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Sunday, 14 November 2010

Beef Chilly Fry  (2)

The Costa Hotel is a Mangalorean institution and serves probably the best Mangalorean food I've eaten. Any Mangalorean will recognise this name, and will probably have eaten there at some point! They have many specialities, but for me their standout dish is their beef chilly fry, which is unlike anything else I have tasted. Spicy enough to make the most seasoned spice eaters' eyes water, but at the same time, so moreish that you cannot stop eating it. Its a vibrant red colour, probably due to the liberal use of hot chilli powder, and something that I miss so much when I am away from home.

A group of us always used to rush to Costa's to eat our lunch when we were at college, almost always ending up going back late for classes, and getting told off by our lecturers. Ah, happy days! Even now, my first request on going back home is for my dad to go out and get me a plateful of beef chilly fry and malabar parathas from Costa's that I will then devour greedily.

Now you may have noticed that I do not tend to post very many meat recipes on here. That's because both my husband and daughter are pescitarian and don't eat meat. So when I do cook meat, I almost always cook things that I remember from my childhood, that remind me of home and traditional Mangalorean recipes. This one is one of my absolute favourites! I still haven't managed to replicate the exact Costa taste (and I probably never will), but I believe this recipe comes pretty close.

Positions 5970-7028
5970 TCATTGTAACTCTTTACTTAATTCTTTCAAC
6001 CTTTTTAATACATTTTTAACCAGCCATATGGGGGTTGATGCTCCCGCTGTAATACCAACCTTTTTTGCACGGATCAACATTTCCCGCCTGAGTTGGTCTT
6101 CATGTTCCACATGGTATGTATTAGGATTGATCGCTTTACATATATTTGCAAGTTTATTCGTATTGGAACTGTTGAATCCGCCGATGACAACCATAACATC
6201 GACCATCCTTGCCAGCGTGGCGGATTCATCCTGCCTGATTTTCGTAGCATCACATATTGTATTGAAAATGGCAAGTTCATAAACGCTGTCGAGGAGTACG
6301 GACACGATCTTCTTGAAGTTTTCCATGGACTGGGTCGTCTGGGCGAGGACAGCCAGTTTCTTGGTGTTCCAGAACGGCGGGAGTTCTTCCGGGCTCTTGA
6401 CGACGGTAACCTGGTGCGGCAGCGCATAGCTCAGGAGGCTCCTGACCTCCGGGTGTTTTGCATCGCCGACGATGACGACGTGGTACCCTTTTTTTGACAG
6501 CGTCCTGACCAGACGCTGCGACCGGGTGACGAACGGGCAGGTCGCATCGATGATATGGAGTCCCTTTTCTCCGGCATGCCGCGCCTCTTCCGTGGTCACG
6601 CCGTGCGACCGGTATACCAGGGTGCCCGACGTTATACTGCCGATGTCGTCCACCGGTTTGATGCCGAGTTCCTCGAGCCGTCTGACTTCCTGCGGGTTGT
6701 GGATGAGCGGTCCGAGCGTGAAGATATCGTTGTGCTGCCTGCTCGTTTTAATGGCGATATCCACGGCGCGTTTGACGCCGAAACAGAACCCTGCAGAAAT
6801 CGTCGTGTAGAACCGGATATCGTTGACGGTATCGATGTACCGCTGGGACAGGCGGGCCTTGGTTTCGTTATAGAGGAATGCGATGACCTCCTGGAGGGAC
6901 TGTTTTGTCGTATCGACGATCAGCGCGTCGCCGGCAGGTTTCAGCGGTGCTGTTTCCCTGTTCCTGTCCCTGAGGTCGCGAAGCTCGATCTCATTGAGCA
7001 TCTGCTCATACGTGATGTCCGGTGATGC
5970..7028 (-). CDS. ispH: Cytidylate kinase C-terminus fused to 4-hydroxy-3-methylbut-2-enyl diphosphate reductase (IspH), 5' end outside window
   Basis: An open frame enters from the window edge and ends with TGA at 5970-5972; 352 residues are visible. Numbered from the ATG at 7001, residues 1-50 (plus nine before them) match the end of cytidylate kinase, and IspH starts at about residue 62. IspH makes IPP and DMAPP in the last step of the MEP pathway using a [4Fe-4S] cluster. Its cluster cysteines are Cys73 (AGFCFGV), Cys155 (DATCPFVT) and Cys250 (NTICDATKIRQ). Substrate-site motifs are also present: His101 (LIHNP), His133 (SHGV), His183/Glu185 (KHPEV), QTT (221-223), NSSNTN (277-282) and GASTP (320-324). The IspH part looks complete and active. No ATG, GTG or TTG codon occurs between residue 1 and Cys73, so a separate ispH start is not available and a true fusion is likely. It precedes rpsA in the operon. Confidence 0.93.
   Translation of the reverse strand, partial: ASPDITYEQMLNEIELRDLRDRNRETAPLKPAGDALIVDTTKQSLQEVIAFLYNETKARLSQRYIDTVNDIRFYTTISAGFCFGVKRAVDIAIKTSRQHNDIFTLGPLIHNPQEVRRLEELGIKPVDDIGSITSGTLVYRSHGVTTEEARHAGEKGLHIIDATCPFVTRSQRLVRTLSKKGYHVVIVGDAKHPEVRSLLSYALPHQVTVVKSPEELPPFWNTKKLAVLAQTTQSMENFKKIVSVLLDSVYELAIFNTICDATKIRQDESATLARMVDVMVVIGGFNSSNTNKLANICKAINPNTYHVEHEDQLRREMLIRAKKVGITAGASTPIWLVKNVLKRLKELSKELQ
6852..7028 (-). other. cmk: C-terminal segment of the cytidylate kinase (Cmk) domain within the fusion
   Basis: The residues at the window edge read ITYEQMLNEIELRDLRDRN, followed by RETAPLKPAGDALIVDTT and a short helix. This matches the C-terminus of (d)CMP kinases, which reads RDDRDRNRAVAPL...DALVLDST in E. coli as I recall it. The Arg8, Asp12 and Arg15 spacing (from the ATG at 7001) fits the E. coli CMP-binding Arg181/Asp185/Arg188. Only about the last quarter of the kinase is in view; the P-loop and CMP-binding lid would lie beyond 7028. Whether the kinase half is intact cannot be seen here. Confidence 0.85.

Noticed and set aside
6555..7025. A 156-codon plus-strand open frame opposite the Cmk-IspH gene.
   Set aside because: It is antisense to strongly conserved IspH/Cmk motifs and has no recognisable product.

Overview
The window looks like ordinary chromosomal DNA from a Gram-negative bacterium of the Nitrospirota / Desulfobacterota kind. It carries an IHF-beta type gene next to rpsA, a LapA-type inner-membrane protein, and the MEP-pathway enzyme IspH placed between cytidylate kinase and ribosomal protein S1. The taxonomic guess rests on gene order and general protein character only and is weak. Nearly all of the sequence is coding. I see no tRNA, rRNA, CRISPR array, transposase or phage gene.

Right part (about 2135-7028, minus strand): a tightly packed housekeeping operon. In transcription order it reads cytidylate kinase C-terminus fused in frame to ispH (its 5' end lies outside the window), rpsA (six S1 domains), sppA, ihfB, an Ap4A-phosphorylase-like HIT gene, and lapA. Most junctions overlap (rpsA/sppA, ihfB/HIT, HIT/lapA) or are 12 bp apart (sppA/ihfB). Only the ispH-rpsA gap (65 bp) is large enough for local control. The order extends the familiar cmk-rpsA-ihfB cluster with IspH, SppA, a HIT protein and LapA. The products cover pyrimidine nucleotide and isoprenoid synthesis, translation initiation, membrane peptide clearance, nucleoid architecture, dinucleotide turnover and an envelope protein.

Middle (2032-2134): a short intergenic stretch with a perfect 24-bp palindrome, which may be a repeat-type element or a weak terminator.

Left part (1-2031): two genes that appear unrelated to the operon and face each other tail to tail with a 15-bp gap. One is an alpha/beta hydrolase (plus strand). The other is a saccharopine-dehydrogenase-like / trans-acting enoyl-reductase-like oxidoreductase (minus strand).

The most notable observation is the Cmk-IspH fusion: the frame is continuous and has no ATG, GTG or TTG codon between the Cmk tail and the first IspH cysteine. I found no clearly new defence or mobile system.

I suggest that if you are Mangalorean, you may want to increase the quantity red chillies in this recipe, as it will add that super spicy flavour that you may remember from Costa's. Me, I have lived too long in the West, and my tastebuds have gone a bit wonky, I now prefer a subtle flavour instead of heavy spicing. Either way, here's the recipe, and do let me know if you like it.

This dish tastes much better after it has sat in the fridge for a day, so if you can, pop the finished dish into the fridge, reheat and serve the next day for the best taste. It tastes awesome with just about any bread, my favourite is with sannas.

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Recipe:
(Printable Recipe)

½ kilo beef, cut into small cubes (I use top cut sirloin, as you don't have to cook it for very long, but you can use braising or stewing beef)

1 big onion, diced large

1 big, or 2 small tomatoes, diced large

2 flakes of garlic, sliced

1 - 2 hot green chillies, sliced lengthways (optional)

1 tbsp soya sauce

1 tbsp hot chilli sauce
1 tsp Tabasco sauce (optional)

Salt to taste

Around 2 tbsp oil

For the masala:


4 - 5 long mild red chillis (use more or less according to your spice tolerance, I would suggest about 3 or 4 more for Mangaloreans)

¾ tsp cumin seeds, jeera

5 - 6 whole peppercorns

1 inch piece of cinnamon or cassia bark

4 whole cloves

1 inch piece of ginger, chopped

4 flakes of garlic, chopped

1 tbsp paprika (optional)
½ medium onion, chopped